Mr. Ratburn’s Gay Wedding was Normal.

Chad Felix Greene
May 30 · 7 min read

With the aggressiveness of progressive social agendas being imposed onto children without parental influence being as common as it is, its easy for conservatives to react with suspicion or even outrage at anything resembling this agenda. Drag queens reading stories to very young children, 11-year-old boys dancing in drag in gay bars for an audience of intoxicated adults and children being encouraged to believe they are the opposite sex all cause a great deal of concern. But what about something that is becoming increasingly normal and noncontroversial like a gay wedding?

A long-running children’s cartoon show, Arthur, opened its 22nd season on May 14th, 2019 with a surprise wedding in which the show’s cast of child characters attend the wedding of their teacher and find out he is marrying another man, some on the right reacted negatively. A week after the controversy began, Alabama Public Television released a statement regarding their decision to not air the episode tweeting out, “Parents trust that their children can watch APT without their supervision,” Alabama Public Television said in response to criticism. Alabama Public Television refuses to air Arthur episode with gay wedding…” This decision happened after a petition circulated the day after the initial airing from the conservative organization One Million Moms in protest of the episode.

The organization argued, “When Mr. Ratburn walks down the aisle, he is arm-in-arm with a man. Both grooms grin and all the guests smile in celebration of the same sex marriage. The third-grade students are happy for their newlywed teacher,” One Million Moms wrote in summation of the plot. “Their praises further normalize and glorify the gay marriage.” Releasing a petition to PBS, declaring the show no longer a ‘clean’ for children, they said, “If you agree this content is inappropriate for a children’s program, please sign our petition to PBS Kids asking the network to pull this episode, “Mr. Ratburn and the Special Someone,” immediately, and no longer air it or others with same sex couples. One Million Moms is giving you this opportunity to voice your disapproval of the network’s attempt to normalize same sex marriage.” The initial outrage was captured shortly after the episode aired by Sebastian Gorka , host of the radio show America First declaring, “This is a war for our culture, and that’s why we exist here, on ‘America First,’ on the Salem Radio Network,”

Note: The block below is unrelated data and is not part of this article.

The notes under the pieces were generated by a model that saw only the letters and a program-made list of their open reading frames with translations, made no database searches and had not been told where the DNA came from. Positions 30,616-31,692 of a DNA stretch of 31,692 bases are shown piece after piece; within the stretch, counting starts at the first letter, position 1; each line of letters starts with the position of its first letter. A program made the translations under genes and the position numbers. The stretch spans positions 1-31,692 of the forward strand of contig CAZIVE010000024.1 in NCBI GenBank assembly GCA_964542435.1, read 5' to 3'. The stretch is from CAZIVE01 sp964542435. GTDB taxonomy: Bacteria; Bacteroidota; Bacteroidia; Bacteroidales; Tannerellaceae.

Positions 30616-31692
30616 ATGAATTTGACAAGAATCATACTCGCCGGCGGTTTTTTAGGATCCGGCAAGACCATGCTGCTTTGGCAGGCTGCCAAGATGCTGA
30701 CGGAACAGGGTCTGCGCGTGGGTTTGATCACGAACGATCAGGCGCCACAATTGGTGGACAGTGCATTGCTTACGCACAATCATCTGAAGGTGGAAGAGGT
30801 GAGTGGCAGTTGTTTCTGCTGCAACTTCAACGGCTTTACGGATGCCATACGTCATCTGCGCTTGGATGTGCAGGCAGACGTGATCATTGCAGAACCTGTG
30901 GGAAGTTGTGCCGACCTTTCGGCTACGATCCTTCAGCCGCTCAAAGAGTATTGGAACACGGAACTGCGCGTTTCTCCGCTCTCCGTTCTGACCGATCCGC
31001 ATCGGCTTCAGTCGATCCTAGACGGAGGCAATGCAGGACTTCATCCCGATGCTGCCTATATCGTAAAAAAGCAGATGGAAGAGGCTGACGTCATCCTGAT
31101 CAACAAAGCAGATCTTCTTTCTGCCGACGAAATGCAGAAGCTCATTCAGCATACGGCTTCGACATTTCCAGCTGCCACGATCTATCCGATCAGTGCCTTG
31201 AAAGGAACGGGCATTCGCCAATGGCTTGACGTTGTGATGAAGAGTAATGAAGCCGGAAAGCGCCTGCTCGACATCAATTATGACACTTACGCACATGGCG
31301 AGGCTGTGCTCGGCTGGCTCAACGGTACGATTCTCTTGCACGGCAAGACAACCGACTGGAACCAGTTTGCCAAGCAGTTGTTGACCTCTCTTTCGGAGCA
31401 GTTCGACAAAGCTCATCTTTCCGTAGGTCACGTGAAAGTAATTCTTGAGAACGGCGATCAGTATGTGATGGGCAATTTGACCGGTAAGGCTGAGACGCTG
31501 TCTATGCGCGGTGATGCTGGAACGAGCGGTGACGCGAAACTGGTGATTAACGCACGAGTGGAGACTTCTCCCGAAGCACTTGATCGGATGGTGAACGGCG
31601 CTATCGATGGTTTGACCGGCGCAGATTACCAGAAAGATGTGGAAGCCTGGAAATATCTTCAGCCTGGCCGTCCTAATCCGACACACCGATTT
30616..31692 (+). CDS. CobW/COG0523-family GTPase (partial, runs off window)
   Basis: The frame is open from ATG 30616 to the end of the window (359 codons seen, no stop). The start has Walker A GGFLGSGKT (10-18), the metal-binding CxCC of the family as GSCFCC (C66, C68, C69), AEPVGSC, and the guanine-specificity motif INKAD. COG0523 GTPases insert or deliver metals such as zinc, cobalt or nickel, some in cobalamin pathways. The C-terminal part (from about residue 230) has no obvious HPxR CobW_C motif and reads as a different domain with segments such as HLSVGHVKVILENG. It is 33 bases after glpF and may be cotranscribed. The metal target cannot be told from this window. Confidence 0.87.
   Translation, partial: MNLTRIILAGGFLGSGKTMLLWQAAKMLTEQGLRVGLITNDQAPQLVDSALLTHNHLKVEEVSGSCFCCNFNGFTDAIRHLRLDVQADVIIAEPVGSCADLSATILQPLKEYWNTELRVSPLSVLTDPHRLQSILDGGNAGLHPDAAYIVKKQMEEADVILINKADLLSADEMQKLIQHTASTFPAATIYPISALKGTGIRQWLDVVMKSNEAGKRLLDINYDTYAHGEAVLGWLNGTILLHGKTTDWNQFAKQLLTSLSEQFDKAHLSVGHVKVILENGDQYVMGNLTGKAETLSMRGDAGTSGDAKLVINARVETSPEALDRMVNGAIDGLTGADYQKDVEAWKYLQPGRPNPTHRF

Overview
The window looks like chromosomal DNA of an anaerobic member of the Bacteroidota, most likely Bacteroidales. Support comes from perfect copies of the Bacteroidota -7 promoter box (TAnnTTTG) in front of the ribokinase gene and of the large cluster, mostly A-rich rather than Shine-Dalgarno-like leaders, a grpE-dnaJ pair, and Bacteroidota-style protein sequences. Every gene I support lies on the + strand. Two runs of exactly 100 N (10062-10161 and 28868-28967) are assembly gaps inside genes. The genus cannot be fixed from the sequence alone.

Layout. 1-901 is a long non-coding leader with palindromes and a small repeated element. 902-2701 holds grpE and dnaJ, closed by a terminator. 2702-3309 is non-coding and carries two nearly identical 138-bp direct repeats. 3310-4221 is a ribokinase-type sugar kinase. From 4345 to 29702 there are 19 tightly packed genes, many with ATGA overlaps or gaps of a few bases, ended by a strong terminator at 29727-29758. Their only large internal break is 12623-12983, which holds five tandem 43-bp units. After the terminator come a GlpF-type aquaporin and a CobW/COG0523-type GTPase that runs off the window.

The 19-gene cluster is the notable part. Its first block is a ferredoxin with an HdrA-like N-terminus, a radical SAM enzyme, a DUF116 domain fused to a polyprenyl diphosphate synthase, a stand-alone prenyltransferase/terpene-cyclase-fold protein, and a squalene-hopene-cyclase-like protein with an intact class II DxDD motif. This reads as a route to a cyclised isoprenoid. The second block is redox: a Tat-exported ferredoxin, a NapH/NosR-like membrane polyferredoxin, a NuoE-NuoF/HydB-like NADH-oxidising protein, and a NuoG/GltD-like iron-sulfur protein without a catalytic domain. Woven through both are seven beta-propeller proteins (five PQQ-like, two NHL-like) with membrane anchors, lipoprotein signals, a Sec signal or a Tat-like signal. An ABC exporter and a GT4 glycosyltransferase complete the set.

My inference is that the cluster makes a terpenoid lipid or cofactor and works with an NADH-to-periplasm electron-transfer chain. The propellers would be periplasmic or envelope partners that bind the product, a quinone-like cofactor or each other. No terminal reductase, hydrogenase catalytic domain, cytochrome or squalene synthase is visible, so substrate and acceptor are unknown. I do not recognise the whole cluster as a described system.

The core of the argument? Parents should decide how and when to discuss controversial social topics with their children. To this I agree, but is same-sex marriage really a ‘controversial’ social topic any longer? The LGBT organization GLAAD tweeted in response to the ‘banning’ saying, “LGBTQ people exist in every part of life, so the claim that someone could be “too young” to know that LGBTQ people exist is absurd and sends a dangerous message to LGBTQ youth.” To this, I also agree. The episode contains two elements that contradict each other in this narrative as LGBT media praised the portrayal and many on the right condemned it. The first element is the wedding itself. The teacher and his partner walk down the isle arm-in-arm and the students smile at him. The scene jumps to the reception where the kids talk about their excitement at their teacher being married and then make fun of him and the other adults over how they dance. There is nothing particularly explicit here outside of the recognition of the wedding itself.

The other element is the way the episode addresses the marriage. Prior to the reveal the kids do not know who their teacher is marrying, implying they were invited to the wedding but had never heard their teacher talk about his relationship until then. At the reception one kid says, ‘I can’t believe Mr. Ratburn is married!’ and another responds, ‘Yep, it’s a brand new world!’ They end the episode with a joke saying, ‘There’s one thing a teacher should never do and that’s dance!’ For those of us sensitive to messaging in TV this presents two conflicting stories. The first being that the marriage itself is normal and everyone is happy and accepting and the other that it is something kept secret and requires a moment of recognition as to its newness with a joke implying people believe the teacher shouldn’t be doing it in the first place. This is not unusual from the perspective of a progressive activist attempting to insert a moral theme into an otherwise innocent cartoon storyline.